Indefatigable Nadal vowing to soldier on

Darren Walton |

Not done yet, Rafael Nadal says his epic, “most unexpected” grand slam triumph at Melbourne Park has given him renewed strength and confidence to continue chasing tennis’s biggest prizes.

At 35, and after playing only two matches in the last six months of 2021 due to a debilitating foot injury that he feared might end his glittering career, Nadal pulled off an incredible five-set Australian Open final escape on Rod Laver Arena.

The indomitable Spaniard needed almost five-and-a-half hours to rally from two sets down to deny Russian world No.2 Daniil Medvedev 2-6 6-7 6-4 6-4 7-5 in the second-longest final in Australian Open history.

He had to sit down during the trophy presentation, leaving many to wonder how much longer the baseline warrior can continue putting his battered body through such physical trauma.

Nadal, though, put paid to any thoughts of him slowing down in the jubilant aftermath to his record-setting 21st grand slam singles success.

“Of course, after this month of practising hard, playing very long matches, the foot was able to hold all this stress, of course I feel more confident that I going to have the chance to keep going, keep fighting, keep enjoying this beautiful sport,” he said on Monday.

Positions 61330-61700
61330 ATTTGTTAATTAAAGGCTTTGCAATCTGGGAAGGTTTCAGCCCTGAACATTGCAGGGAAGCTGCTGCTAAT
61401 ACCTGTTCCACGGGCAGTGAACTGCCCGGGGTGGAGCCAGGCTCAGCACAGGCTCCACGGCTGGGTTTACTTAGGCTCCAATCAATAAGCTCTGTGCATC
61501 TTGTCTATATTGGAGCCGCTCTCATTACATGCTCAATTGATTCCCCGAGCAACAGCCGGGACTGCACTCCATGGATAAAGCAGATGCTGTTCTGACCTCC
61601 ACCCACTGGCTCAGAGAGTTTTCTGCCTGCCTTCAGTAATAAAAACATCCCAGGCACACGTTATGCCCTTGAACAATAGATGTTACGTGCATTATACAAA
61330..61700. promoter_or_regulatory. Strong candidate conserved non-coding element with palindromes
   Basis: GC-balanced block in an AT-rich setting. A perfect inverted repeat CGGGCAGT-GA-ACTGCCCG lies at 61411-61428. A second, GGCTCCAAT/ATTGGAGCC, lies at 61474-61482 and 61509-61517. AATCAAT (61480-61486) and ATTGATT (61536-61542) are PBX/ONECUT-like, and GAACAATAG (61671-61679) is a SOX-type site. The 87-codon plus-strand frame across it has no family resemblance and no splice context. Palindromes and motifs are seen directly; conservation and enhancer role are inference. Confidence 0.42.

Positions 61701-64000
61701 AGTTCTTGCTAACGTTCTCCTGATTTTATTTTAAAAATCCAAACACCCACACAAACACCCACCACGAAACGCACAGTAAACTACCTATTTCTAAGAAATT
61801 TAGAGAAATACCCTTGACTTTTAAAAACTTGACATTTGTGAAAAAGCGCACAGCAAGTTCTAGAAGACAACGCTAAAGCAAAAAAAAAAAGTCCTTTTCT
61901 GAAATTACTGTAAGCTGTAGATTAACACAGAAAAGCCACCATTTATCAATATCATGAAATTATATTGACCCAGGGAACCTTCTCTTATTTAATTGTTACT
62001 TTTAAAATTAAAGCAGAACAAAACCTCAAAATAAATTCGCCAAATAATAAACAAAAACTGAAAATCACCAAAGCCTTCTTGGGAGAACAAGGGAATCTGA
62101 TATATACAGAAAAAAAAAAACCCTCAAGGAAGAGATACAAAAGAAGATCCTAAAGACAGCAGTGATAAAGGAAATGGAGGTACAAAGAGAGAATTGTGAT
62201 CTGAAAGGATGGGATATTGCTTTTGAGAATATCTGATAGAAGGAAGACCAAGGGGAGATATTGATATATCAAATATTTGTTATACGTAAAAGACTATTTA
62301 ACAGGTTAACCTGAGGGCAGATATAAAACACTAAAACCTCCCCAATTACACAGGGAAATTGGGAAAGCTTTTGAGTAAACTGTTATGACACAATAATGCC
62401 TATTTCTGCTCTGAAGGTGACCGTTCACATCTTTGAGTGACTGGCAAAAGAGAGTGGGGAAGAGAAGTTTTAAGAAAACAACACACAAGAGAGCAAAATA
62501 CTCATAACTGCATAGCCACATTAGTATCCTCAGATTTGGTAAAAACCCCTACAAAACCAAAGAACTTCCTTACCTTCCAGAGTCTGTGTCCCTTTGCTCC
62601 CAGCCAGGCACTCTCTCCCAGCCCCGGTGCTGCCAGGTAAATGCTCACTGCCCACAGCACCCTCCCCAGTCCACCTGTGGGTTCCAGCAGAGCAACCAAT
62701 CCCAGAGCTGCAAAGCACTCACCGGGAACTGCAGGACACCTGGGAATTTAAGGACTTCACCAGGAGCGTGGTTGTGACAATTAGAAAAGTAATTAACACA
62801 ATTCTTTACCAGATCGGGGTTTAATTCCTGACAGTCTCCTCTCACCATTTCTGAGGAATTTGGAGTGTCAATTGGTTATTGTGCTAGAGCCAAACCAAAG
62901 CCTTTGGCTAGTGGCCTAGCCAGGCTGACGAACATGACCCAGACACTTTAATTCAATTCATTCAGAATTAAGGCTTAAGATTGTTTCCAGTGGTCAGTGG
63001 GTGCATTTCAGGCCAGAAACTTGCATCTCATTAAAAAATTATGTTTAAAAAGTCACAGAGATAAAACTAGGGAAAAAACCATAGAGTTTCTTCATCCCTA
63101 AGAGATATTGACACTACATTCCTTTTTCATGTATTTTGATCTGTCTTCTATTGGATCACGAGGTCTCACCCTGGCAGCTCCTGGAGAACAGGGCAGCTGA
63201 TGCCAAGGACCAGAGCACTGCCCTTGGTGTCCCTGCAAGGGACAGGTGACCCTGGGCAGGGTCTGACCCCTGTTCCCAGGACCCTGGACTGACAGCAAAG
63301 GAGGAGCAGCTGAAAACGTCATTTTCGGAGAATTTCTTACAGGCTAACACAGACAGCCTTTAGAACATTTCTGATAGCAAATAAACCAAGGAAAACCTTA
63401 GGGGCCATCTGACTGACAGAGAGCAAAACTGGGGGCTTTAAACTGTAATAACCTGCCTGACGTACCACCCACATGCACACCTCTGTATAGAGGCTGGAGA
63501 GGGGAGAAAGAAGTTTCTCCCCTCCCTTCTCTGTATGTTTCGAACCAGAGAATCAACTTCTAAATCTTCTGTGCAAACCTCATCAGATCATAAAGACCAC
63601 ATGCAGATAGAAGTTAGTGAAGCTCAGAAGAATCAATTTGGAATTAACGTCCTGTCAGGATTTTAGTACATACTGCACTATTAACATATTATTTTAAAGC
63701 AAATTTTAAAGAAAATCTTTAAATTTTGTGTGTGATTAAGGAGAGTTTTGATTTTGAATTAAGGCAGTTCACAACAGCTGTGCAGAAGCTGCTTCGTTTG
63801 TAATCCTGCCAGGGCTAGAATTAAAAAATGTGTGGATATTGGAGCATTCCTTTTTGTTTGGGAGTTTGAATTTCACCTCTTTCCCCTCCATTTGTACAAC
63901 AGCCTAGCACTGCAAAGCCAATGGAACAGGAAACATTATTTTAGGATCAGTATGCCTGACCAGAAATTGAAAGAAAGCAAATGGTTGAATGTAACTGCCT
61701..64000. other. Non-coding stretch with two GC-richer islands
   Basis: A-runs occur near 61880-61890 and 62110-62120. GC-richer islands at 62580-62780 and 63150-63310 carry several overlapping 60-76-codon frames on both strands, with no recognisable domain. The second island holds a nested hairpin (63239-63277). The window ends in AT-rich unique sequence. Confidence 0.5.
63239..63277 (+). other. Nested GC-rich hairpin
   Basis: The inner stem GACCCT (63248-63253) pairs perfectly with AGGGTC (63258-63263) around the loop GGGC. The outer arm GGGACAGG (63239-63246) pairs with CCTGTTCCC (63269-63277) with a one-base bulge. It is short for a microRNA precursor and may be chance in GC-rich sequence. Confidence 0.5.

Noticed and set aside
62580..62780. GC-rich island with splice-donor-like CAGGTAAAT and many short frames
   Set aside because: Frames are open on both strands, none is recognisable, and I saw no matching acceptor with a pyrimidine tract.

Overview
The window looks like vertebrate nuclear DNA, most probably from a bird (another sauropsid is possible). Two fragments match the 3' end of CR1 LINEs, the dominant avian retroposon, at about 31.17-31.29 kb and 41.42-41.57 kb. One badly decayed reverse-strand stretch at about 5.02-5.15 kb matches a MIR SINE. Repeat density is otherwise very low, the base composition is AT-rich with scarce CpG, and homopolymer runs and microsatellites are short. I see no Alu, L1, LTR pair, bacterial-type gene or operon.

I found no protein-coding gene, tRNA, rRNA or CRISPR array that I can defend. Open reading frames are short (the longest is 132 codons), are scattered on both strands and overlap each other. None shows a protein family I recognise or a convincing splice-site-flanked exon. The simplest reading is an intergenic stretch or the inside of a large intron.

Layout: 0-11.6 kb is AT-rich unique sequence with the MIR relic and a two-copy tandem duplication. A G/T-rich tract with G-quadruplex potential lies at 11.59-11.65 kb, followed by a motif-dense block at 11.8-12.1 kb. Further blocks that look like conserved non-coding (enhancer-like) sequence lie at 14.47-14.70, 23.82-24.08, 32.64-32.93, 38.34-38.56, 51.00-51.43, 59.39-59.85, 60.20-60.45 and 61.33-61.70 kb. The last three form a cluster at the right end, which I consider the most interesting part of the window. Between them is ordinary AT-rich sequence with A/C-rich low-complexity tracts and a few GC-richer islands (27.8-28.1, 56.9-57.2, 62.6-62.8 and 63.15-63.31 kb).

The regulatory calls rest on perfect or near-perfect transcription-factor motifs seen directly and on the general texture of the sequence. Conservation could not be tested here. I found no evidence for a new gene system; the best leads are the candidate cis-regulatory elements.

“That’s what make me happy. I just feel confident now that I going to have my chances to keep playing tennis for a while, yeah.”

The revelation is a far cry from just a month ago when the former world No.1 wondered if he’d even make it to Melbourne, or feared worse than that during his depressing time off court last year.

“My position is completely different,” Nadal said.

“We were trying things. And for a long period of time without any success, with zero success.

“After all the things that I went through all my career, of course at my age the doubts are there.

“Knowing that you have an injury that you can’t recover from that, of course the doubts are there. Mentally is much tougher.

“Not to be able to do the things that you really need to do to try to be back for such a long time, yeah, it’s tough, it’s painful.

“In terms of going every day on the gym, on the recover, on the swimming pool, on the practice court.

“Mentally sometimes it is heartbreaking. All the spirit, all the working, the working, discipline, every single day make a big difference for me.

“I feel very lucky that I have a great team next to me that supported all the time. I have a great family always next to me, in the good and especially in the low moments.

“Without them, I will not be here.”

Nadal plans to rest and recover before planning his next grand slam assault in Paris in may, where the claycourt colossus will shoot for a mind-boggling 14th French Open crown.

If he pulls that off, Nadal will suddenly be two slams clear of great rivals Novak Djokovic and Roger Federer in the all-time men’s major titles race.

“I don’t know what can happen on clay or not,” Nadal said.

“I have hopefully some events before clay. Just enjoying these moments, hope to share with the family this unforgettable moment, then I’m going to think what’s next for me.”